Your Degree at a Glance

Required courses

In the first year of your program, you will take Introduction to Communications (COMN 1000). This course will introduce you to the key approaches in the field, focusing on the ways in which media and communication have shaped the development of contemporary society. Here you will learn about different types of media, the policies that shape their use, the emergence of new media and communication technologies, and the ways in which we can understand them better. The course will also give you the opportunity to explore your own capabilities in conducting original research, writing up your findings, and applying academic approaches to the real world.

Following COMN 1000, you will take three courses, each focusing on one of the department’s streams. These include:

Introduction to Politics, Policy and the Media (COMN 2200)

This course addresses the political dimensions of the media, and the ways in which our media and communication systems are shaped by economic, social, and cultural forces and by the decisions that we make. Here you will learn about the significance of policy-making, and the various ways in which media have and can be organized, including for-profit media and public broadcasting.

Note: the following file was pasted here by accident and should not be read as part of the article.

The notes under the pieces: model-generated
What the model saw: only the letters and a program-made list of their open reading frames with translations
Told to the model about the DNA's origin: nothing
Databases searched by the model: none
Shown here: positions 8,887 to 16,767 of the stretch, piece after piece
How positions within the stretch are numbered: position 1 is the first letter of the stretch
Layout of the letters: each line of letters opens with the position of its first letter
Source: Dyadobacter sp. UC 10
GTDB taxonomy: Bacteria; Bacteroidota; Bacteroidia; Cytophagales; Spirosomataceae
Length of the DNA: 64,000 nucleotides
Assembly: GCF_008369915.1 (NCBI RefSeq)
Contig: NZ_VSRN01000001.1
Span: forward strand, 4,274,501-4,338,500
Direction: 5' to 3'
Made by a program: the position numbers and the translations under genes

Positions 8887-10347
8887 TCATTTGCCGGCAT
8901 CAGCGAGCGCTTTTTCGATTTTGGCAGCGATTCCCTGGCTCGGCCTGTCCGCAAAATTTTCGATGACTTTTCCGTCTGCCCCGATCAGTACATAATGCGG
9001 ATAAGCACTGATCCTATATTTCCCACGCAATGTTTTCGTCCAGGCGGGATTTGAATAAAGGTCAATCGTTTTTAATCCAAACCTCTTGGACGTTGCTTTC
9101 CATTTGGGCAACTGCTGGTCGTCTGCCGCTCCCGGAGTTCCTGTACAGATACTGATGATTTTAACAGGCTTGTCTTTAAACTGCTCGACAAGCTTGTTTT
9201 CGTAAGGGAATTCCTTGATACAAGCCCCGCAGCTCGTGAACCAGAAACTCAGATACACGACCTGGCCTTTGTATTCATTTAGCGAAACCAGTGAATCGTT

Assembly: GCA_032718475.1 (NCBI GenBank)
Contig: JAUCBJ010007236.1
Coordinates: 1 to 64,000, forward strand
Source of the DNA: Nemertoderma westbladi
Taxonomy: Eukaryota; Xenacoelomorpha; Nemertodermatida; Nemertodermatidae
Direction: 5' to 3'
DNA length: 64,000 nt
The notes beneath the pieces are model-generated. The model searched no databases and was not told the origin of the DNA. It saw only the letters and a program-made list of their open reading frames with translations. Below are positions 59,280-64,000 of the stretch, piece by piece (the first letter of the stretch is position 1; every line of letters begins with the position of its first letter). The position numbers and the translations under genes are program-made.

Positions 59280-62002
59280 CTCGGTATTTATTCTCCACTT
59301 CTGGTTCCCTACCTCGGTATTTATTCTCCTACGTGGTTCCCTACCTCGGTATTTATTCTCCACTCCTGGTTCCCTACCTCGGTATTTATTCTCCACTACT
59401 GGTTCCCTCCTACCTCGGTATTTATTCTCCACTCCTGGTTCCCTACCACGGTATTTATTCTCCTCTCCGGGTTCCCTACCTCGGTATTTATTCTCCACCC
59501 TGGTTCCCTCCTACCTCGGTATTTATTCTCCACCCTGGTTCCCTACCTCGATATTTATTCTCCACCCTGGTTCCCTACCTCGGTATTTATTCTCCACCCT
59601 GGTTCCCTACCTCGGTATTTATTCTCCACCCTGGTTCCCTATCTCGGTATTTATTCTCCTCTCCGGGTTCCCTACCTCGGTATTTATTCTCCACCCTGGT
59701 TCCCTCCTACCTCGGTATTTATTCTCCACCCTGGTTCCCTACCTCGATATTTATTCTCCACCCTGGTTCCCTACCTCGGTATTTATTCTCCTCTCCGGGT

Information and Technology (COMN 2500)

This course focuses on new media technologies and the ways in which they work to transform our lives and cultures in myriad ways. This course provides you with a detailed understanding especially of digital media and the massive impact that new technologies, the rise of big data, the emergence of social media, and a host other changes have had on our everyday lives and on the nature of our societies.

Media, Culture and Society (COMN 2700)

This course gives you the opportunity to explore the complex and ever-changing ways in which cultures are shaped by and through the media. You will gain an appreciation of the complexity of ‘culture’ as a concept and a lived reality, and the ability to engage critically in many areas of cultural production. These range from looking at how we ourselves are producers of culture to the impact of larger media systems, advertising, or forms of identity on cultural development.

Course Options

In addition to these required courses, you can choose from a range of courses at the second, third, and fourth year levels in Communication Studies (including 12 credits at each of the third and fourth year levels), as well as electives in other departments. These cover a wide range of approaches, including: specific media (film, television, the internet); key themes (popular culture, youth culture, identity, gender and feminism, advertising, public broadcasting, social movements); issues in policy and political economy; studies of technology; research methods; theory; and global media.